Pro-war supporters had to clarify that they were not actually advocating for an expansion of GI rights, but only that Marine recruiters and commanders should have limitless “free speech” to recruit and advocate for endless war and occupation. Indeed, the Pentagon purchases $6 billion of “free speech” advertising on military recruiting annually!
These supporters of “the troops AND THEIR MISSIONS” travelled from as far away as Georgia and Colorado to force a retreat by the council. Their numbers grew to a few hundred by the end of the day. However, it was hundreds of Berkeley High students that left their campus down the street to courageously and defiantly surround and hound the pro-war mobilization that really set the tone and put the right-wing mobilization on the defensive.
Throughout the day and into the evening, groups of anti-war, anti-recruiting students loudly debated intimidating-looking motorcycle clubbers, right-war ideologs, and a handful of young Republicans—often with riot police moving in to push back the students.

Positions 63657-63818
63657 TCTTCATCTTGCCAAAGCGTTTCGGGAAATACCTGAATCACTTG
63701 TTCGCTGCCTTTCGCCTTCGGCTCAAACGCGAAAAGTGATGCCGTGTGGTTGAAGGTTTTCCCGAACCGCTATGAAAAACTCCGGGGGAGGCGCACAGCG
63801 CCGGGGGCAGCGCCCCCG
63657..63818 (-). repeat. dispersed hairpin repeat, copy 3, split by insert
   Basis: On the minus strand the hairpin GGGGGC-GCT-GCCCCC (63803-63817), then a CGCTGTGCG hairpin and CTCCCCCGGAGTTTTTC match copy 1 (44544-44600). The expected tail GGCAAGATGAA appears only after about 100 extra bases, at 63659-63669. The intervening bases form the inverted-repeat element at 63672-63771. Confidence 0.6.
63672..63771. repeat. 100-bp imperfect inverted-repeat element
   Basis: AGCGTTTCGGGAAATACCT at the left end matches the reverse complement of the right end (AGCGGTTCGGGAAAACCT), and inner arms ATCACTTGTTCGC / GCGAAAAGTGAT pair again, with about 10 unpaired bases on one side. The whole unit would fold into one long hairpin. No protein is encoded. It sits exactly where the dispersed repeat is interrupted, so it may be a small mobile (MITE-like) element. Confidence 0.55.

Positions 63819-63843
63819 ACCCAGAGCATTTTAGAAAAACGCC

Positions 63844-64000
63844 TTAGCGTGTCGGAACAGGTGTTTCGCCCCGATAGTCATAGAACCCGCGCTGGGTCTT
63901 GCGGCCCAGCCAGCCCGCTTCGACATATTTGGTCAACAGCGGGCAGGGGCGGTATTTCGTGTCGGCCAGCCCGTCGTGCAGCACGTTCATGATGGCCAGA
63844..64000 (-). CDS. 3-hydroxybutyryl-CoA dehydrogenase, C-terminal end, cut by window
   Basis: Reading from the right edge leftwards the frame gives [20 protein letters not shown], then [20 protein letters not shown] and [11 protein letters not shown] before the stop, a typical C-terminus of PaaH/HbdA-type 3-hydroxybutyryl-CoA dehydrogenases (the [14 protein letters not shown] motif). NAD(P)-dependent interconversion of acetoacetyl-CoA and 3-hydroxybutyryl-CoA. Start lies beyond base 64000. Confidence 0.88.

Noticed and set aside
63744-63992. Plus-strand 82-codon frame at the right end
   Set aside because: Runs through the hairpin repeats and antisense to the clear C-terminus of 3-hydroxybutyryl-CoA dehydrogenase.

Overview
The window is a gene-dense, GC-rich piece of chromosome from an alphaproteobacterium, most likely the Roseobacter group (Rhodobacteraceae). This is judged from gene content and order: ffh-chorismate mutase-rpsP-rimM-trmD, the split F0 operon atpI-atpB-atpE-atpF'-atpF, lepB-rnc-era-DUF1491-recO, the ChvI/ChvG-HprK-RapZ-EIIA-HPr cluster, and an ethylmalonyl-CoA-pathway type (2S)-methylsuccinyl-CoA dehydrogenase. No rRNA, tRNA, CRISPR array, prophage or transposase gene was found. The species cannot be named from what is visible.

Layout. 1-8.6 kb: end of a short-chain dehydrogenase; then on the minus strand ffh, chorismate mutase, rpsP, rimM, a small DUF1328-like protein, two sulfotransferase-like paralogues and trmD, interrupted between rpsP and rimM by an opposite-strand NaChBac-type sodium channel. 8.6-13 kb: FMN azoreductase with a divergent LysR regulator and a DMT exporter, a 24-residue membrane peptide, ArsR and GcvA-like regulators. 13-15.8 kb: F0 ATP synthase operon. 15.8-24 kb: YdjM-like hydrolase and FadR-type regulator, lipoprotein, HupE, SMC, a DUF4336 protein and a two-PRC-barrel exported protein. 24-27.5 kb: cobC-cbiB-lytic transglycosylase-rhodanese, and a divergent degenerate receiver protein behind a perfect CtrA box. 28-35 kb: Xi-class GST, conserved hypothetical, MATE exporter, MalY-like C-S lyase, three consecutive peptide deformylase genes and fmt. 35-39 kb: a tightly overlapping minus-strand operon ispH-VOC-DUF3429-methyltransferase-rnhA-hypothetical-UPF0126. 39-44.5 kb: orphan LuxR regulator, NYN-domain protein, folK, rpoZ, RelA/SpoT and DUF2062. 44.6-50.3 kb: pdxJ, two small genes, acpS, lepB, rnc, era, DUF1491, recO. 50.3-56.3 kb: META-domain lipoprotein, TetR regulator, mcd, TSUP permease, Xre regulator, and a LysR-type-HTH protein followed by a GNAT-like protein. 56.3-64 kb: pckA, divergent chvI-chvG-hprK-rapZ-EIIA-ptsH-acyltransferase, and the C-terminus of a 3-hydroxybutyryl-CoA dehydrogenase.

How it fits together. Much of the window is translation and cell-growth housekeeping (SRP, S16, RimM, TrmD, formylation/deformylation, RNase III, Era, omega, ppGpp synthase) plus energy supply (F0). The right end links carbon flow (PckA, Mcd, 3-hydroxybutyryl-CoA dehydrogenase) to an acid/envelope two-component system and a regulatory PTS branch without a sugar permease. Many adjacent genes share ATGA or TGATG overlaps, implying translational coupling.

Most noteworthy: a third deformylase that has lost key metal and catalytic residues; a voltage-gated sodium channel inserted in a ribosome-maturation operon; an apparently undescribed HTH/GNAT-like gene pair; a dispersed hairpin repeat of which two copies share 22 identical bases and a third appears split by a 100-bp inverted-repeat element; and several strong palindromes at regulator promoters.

The council’s initial resolution
A couple of weeks earlier on January 29 the Berkeley City Council passed a resolution that stated “the U.S. has a history of launching illegal, immoral and unprovoked wars of aggression and the Bush Administration launched the most recent of those wars in Iraq and is threatening to do the same in Iran. These wars have produced catastrophic loss of human life, both civilian and military, as well as physically maiming and deforming and psychologically destroying countless numbers of civilians and military personnel.” It’s pretty hard to argue with those facts, and at first few folks paid much notice.
Indeed, the council has a long history of taking progressive stands. For example, the council has also gone on record in support of Iraq War resister Lt. Ehren Watada, and has called for impeachment proceedings against President George W. Bush and Vice President Dick Cheney.
However, it was a proposed letter to be sent from the city to the Marine Commandant declaring that the recruiting station “is not welcome in the city, and if recruiters choose to stay, they do so as uninvited and unwelcome intruders” that sparked the right-wing mobilization.